“We do not heal the past by dwelling there; we heal the past by living fully in the present.” ~Marianne Williamson
My life fell apart on a warm August evening a few years ago. It had been a full summer: family visits, plans for a cross-country move, barbecues, and plenty of travel. We were happy, my husband and I.
Or so I thought.
On that August night, my husband came home to our cozy New York apartment, sat down, and told me, behind a smother of hands and hunched shoulders, that he’s in love with another woman. Well, not so much in those words—they actually came much later—but to save you a longer story, we’ll keep it at that.
What was clear was that he would not leave her despite the ten years we’d spent together, despite the love he still felt for me, despite the mistake he knew he was making.
And so, this man whom I loved with unbridled completeness, ran a sledgehammer through my life.
As it happens, the reverberations of that blow rippled out, unceremoniously taking down other pillars I had come to rely on for my sense of stability and well-being.
A week after my husband’s declaration, my spiritual home, the yoga studio I practiced and taught at nearly every day for years, closed with twenty-four-hour notice.
A week later, I was downsized out of another job. .
I shuffled through my days. At times I’d get a surge of energy and suit up with determination to do something about my situation. Other times I’d sink into an unmoving bump on the couch.
After weeks of treading water and binging on my stories of “poor me,” I realized that, despite my best efforts, life just kept coming at me. No matter how much I resisted and whimpered, the sun rose, birds sang, and babies still made me laugh.
I realized that I had a choice: I could keep shutting it out and wallow in misery, or I could open up and receive it.
I decided to open, ever so slowly, almost against my will. I started with small things: feeling the comforting weight of blankets piled on top of me as I vegged out on the couch, tasting the bitter sweetness of chocolate chip cookies, seeing the texture and hue of the landscape I stared out into.
In doing this, I discovered that what was breathing nourishment back into my soul and calling me forward into living again was none other than my senses.
Without doing anything dramatic, without making lofty resolutions or steeling my willpower, I began to heal. I softened. I even laughed. I relearned joy and ease and the thrill of taking risks.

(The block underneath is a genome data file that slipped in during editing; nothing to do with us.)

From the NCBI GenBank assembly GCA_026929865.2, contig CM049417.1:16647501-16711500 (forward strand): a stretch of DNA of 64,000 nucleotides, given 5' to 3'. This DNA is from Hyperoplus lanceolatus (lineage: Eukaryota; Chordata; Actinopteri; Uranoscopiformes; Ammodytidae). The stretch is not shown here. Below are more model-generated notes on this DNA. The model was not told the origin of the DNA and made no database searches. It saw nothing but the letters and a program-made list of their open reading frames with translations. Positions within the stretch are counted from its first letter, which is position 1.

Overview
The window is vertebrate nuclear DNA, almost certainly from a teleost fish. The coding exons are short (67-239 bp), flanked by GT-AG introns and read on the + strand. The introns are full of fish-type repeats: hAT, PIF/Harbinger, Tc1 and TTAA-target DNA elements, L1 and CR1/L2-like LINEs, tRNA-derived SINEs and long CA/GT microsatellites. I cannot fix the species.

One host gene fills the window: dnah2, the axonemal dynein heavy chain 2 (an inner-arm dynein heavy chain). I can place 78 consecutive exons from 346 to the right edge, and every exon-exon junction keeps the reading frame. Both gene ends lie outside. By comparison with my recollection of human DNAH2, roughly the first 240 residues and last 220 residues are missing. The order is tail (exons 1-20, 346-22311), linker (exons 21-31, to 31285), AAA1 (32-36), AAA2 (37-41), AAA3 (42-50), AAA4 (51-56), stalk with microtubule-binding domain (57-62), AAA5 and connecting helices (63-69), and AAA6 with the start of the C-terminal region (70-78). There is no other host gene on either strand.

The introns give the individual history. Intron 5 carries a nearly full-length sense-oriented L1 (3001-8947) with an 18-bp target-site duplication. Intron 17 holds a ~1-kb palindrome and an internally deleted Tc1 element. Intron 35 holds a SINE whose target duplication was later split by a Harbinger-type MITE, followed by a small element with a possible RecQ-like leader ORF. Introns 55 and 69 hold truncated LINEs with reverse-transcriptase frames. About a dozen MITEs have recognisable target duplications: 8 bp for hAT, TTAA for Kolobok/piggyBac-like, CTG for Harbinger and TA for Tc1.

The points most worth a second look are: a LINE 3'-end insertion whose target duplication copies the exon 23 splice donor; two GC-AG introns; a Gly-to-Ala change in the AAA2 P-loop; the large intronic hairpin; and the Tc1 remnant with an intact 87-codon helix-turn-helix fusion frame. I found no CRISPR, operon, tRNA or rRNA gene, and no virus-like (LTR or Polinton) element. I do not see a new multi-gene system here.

Could it be so simple? Could it be so obvious?
Yes, and yes.
In opening, despite the pain and miserable facts of my life, a new awareness took hold: our senses are portals to the soul.
They are our inborn pleasure centers, receiving and transmitting sensory data—pleasure and pain—directly to the soul, where it is translated into information for the soul to use, to learn from, and to grow from.
Like a salve on a wound, senses can nourish and calm an achy soul and administer cooling bandages to a broken heart.
The senses tell us, in every single darn moment: Yes, we’re alive (and what a gift!). And, yes, there is pleasure and joy and beauty and so much room to expand into. They tell us, yes, this journey, this life, is worth it.
All we have to do is open up to what is, even just a tiny bit. The rest will take care of itself.
Opening, we see the beauty of the leaves in the sunlight.
Opening, we hear the wind chimes.
Opening, we feel a friend’s hand on our shoulder.
We take in the pleasure and the desire of our soul is quelled. We are set at ease. We have space now to rest, and heal.
So, I made the decision to nurture my senses and give my soul what it desired, even if it meant that my senses brought in pain, or ugly sounds, or smelly feet.
Because I learned that when my body aches from too many hours at the computer, I can still look to the blue sky and take cool drinks of water.
Because when I’m wracked with disappointment or the sting of failure, I can still feel warm water on my skin.
Because when I’m overwhelmed and wrung out from demands and deadlines, I can still breathe in the smell of a hearty stew and hear the kind words of friend.
For every pain, there is a pleasure. And I suspect that we are capable of pleasures far beyond the reaches of any pain.
It all starts with one simple move: opening to what is. Opening our sense portals to the deluge of pleasure that surrounds us, and filling our souls with the fullness of ease and nourishment beyond our imagination. This is the space we bathe in that heals wounded souls and broken hearts.